If you already own a standing height adjustable desk, the TR1200-DT3 is for you. This is the treadmill base, connected by a piggy-tailed control board that simply sits atop your desk. This system is on sale for $999 ($1499 MSRP).

The TR1200-DT5 is a pop-pin, manually height adjusted desk with the control board embedded in the front lip of the desk. If you don’t have a desk yet and are looking to keep costs down, this model goes for $1499 ($1999 MSRP) and is the most popular version of the treadmill desks.

The TR1200-DT7 is an electronically height adjusted desk with the control board embedded in the front lip of the desk. This is the version I use on a daily basis. It goes for $1999 (MSRP $2499) and is the most flexible option. I prefer this because I change positions throughout the day – sometime walking, sometimes just standing, and sometimes sitting on an exercise ball on top of the treadmill. Each of these activities is most comfortable in a different position so I like having it be so easy to move the desk height as needed with just the push of a button.

Both the DT5 and DT7 are designed to be a functional desk. They are large enough for me to have 2 computer screens, a phone, and writing space in addition to my keyboard and mouse. I also love the ergo pad on the lip for resting my wrists while I am typing. There are racks built in underneath and an adjustable hole in the back of the desk to make managing cords and power supplies a snap. If you need more space, there are specialized monitor mounting systems, and additions for desk sides available to customize your specific setup.

Are you ready to get a treadmill desk? Contact 2nd Wind Exercise Equipment today!

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The New Octane Fitness Zero Runner

Are you ready for the biggest exercise equipment development in over 20 years? Octane Fitness has cracked the code to offering users the ultimate zero-impact running experience with the new Zero Runner. This machine is going to change the game for runners looking to maximize their training and minimize the negative effects of training on the body.

The Octane Zero Runner is different from any traditional exercise machine. It offers several key advantages over the three most popular training options—outdoor running, treadmills, and elliptical trainers.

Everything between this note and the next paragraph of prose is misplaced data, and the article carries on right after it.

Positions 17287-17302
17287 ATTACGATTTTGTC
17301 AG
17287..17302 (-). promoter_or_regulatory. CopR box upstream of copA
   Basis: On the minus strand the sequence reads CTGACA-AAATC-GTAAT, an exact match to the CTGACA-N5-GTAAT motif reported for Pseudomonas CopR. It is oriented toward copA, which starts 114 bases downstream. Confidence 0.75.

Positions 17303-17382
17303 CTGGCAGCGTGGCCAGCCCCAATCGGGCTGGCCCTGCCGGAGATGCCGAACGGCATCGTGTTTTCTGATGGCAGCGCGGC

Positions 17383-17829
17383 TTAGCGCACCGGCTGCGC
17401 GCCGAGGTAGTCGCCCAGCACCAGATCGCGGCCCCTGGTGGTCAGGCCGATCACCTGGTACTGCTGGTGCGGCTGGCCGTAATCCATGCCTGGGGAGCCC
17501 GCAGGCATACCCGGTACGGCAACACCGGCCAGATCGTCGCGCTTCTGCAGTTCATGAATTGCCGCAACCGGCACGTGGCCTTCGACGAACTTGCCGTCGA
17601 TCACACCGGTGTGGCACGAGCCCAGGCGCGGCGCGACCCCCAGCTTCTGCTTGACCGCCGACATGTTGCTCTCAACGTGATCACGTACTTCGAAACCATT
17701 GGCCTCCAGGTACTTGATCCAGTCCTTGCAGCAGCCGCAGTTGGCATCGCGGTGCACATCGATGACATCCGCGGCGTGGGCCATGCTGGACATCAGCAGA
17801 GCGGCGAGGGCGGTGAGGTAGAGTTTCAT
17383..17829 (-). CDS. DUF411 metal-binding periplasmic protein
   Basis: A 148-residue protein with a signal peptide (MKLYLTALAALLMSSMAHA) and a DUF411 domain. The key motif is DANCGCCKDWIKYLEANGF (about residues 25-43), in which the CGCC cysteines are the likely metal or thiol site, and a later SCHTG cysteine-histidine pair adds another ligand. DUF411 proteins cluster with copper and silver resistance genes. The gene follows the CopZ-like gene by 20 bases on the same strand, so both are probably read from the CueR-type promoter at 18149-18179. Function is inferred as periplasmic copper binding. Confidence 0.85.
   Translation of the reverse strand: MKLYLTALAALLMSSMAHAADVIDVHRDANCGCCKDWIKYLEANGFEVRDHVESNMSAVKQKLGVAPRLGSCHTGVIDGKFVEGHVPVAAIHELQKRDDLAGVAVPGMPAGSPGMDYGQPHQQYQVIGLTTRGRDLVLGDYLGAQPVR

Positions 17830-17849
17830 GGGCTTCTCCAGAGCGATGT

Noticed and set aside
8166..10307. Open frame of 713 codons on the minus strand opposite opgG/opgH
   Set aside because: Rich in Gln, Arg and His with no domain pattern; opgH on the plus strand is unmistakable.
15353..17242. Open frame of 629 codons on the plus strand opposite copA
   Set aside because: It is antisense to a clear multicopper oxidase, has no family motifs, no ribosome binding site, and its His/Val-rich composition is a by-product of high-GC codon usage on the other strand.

When comparing to outdoor running or treadmills, the obvious advantage is no impact. Outdoor running on the streets creates a high level of impact and treadmills can mitigate that, but not eliminate it completely. While some impact can be good, and you might want to train on the surface you race on, giving your body a break with occasional zero impact workouts will allow for heavier training and less damage over time. The end result is better performance and less chance of injury.

When comparing to a traditional elliptical, you will see that the freedom of movement is much greater on the Zero Runner. Not only can you create your own stride length, but the key is the knee joint built into the machine. This allows the user to bring their heel up as they do in a natural running movement.

Check Out the Comparison Video:

The other question that comes up is, “Can you get a real running workout on the Zero Runner?” I can tell you from my personal experience, within 40 seconds of hopping on the Zero Runner I was at 150BPM using a heart rate monitor. I topped out at 164BPM when really pushing myself but was able to find a comfortable range of motion and maintain in the 150’s for a full workout.

The freedom of movement feels great, and you can really tell that your muscles are working. For the majority of my workout I was in the mid to high 40’s for stride length. That is amazing freedom of movement when considering most traditional ellipticals are 18”-21”. There is a bit of a learning curve with the Zero Runner because of the excellent free range of motion. Give yourself some time when first hopping on one.

How to Get Started on a Zero Runner:

To sum it up, the Zero Runner is a great new option for runners looking to train with zero impact. Go to your local 2nd Wind Exercise Equipment store and try it for yourself today!

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The TOP 3 things to remember before going on vacation